Distinguished professors from both academia and industry will be invited to give speeches.

Invited Speaker I

Prof. Ahmed Mohamed
Smart Grid Interdependencies Laboratory
City University of New York, City College, New York, USA

Ahmed Ali A. Mohamed is an Associate Professor of Electrical Engineering (EE) at the City College of the City University of New York (CUNY). He is the EE PhD Program Advisor, and the director of the CUNY Smart Grid Interdependencies Laboratory (http://smartgrid.ccny.cuny.edu). Prof. Mohamed has been leading research projects sponsored by private companies and government agencies, e.g. Con Edison, the National Science Foundation, and New York State Energy Research and Development Authority. He consulted for various companies and organizations. His research interests include critical infrastructure interdependencies, smart grid resilience, microgrids, and transportation electrification. He has numerous publications in these fields as book chapters, and articles in premier journals and conference proceedings. Prof. Mohamed serves on the editorial board of several journals, including the IEEE Transactions on Transportation Electrification. He is the recipient of the NSF CAREER Award, among several other honors and awards. Prof. Mohamed serves on the Board of Directors of Advanced Basics Research, a non-profit with a mission through large-scale.

Speech Title: Power Grid Decarbonization and Modernization: The New York City Case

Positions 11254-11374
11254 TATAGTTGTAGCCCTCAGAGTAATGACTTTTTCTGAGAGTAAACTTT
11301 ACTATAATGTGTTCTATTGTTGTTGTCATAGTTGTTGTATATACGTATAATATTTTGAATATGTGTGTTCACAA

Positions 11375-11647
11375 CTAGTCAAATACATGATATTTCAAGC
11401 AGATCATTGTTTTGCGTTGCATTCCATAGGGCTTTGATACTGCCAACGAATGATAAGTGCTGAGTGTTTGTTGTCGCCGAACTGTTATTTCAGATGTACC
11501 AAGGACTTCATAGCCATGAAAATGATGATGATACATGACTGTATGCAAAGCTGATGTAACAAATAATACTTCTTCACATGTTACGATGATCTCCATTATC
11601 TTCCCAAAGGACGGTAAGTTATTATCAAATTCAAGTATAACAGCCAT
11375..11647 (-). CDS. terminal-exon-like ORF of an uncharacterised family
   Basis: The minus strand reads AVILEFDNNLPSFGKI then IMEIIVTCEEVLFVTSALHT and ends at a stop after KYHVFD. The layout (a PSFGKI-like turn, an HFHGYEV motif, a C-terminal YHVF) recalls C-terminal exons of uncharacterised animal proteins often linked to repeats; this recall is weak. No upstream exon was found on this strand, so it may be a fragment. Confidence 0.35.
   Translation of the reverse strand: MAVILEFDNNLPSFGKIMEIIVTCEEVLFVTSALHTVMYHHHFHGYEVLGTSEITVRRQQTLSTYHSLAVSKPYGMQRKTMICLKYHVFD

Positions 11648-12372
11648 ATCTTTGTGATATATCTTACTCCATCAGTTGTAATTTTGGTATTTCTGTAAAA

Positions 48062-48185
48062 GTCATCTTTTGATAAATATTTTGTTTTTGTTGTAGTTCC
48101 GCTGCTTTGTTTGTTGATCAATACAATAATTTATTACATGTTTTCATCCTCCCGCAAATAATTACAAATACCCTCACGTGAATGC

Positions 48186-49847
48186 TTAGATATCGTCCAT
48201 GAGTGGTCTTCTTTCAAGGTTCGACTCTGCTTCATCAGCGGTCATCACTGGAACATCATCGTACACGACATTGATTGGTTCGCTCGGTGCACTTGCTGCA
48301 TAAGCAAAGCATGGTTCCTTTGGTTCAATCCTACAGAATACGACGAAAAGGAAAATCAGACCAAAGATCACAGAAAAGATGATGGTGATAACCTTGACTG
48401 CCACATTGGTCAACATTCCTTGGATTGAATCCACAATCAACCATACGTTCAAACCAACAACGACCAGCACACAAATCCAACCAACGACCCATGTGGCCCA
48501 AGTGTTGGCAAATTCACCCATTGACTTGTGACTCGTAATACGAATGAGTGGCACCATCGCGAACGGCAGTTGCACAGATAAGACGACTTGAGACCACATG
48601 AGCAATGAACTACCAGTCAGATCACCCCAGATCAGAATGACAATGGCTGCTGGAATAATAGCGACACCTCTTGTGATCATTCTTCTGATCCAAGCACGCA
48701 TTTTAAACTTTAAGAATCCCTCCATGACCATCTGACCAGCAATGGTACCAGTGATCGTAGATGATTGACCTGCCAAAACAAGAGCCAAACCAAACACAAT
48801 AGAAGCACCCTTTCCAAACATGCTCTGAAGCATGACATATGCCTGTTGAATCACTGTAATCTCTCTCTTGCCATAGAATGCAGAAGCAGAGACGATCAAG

The power grid is the most critical infrastructure serving any city; its inability or destruction causes debilitating societal and economic impacts. Power distribution grids around the globe are facing profound challenges including: (1) the imperative to decarbonize the grid by accommodating high penetration of renewable energy, in order to combat global warming; (2) the growing load demand due to electrification (e.g., of transportation and heating sectors); (3) the need for increased resiliency in the face of low-frequency high-impact events, such as hurricanes and cyber attacks; and (4) the need for trained workforce to cope with the emerging technologies. In this talk, these challenges along with some of the emerging advances and key solutions (e.g., energy storage, microgrids, and smart inverters) will be discussed. The talk will summarize lessons learned and key findings of multiple relevant projects that the presenters led, in collaboration with the utility company and other industry partners in NYC. In addition, research facilities and capabilities at the City University of New York relevant to the topic will be highlighted.